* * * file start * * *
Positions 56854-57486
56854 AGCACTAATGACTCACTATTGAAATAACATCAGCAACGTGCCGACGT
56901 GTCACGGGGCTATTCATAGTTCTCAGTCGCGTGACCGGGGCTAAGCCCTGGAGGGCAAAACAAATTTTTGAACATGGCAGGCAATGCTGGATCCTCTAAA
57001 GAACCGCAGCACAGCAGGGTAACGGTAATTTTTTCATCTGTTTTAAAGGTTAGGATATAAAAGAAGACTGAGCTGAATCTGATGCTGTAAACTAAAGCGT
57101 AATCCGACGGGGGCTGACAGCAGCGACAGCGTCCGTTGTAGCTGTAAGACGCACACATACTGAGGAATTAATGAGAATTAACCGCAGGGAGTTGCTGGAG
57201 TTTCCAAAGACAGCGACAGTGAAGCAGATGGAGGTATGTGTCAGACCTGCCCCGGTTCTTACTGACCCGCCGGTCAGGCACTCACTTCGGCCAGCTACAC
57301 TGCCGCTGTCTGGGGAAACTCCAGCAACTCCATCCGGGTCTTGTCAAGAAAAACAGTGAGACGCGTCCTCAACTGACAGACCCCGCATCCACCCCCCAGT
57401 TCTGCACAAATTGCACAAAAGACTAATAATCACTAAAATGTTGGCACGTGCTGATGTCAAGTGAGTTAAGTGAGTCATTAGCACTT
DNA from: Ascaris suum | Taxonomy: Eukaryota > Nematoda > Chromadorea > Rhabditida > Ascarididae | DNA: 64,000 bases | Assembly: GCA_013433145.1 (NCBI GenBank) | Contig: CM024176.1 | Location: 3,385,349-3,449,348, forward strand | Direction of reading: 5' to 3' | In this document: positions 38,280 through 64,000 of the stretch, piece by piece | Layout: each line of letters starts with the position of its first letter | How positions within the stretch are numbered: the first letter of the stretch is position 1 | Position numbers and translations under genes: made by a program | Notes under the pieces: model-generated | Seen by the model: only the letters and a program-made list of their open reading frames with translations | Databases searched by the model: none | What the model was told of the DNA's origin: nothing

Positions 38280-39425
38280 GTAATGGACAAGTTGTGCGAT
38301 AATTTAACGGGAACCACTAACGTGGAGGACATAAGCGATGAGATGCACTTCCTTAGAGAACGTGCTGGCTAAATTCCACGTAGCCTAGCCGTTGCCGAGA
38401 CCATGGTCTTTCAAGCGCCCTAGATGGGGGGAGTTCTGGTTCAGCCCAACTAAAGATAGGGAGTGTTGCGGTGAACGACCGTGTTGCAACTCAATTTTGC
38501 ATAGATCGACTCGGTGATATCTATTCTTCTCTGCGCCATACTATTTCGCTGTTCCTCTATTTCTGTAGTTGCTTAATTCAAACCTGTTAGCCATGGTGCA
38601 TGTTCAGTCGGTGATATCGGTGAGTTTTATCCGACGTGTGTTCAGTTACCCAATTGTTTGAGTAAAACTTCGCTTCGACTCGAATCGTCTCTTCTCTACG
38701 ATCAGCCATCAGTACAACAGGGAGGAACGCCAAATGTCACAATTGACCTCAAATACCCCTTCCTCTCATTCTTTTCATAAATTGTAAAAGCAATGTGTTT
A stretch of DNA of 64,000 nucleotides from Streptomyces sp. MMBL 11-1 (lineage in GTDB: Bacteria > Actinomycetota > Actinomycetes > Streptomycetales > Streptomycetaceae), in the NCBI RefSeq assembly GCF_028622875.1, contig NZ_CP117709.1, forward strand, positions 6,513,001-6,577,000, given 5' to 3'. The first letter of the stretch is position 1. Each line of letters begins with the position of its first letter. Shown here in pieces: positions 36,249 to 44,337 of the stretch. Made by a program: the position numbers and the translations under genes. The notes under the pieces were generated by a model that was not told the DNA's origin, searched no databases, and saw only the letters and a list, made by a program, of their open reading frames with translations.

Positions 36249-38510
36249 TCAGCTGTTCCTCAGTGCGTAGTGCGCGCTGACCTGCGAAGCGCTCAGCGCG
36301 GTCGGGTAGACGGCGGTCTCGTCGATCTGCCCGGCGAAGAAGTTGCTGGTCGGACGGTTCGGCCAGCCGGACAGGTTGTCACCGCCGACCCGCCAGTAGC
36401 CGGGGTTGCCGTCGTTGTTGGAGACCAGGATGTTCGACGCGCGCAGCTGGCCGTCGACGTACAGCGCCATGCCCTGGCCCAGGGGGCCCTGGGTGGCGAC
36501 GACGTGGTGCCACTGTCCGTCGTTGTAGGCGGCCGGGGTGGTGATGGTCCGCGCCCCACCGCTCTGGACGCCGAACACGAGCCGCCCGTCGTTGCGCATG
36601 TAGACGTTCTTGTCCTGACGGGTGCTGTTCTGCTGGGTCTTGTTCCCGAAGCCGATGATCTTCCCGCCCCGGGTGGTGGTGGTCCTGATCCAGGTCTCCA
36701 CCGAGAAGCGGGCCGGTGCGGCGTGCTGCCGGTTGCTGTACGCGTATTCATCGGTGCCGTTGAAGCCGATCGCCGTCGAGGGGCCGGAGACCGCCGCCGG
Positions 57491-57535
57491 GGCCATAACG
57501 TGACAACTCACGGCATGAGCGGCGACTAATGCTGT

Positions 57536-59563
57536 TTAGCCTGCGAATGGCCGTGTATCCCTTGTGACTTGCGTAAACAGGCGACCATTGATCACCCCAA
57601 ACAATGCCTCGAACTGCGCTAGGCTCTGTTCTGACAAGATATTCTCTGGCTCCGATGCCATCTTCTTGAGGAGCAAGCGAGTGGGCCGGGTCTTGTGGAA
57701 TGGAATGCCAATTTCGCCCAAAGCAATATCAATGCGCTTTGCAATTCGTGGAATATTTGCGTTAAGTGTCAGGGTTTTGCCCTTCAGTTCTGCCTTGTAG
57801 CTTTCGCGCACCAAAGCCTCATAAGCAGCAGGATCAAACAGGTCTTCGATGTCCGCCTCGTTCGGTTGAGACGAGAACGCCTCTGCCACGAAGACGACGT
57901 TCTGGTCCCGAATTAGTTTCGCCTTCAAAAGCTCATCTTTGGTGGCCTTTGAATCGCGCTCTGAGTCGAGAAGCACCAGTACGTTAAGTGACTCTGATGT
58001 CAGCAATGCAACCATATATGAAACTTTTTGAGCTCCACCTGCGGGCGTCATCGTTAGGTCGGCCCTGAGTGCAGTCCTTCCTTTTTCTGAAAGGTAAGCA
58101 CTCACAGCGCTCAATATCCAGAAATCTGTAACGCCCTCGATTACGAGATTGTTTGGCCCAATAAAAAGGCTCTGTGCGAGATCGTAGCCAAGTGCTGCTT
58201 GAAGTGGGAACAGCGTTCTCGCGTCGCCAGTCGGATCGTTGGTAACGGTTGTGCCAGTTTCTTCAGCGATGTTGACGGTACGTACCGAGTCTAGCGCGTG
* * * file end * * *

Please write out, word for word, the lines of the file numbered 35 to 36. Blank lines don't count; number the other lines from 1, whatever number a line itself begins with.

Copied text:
58101 CTCACAGCGCTCAATATCCAGAAATCTGTAACGCCCTCGATTACGAGATTGTTTGGCCCAATAAAAAGGCTCTGTGCGAGATCGTAGCCAAGTGCTGCTT
58201 GAAGTGGGAACAGCGTTCTCGCGTCGCCAGTCGGATCGTTGGTAACGGTTGTGCCAGTTTCTTCAGCGATGTTGACGGTACGTACCGAGTCTAGCGCGTG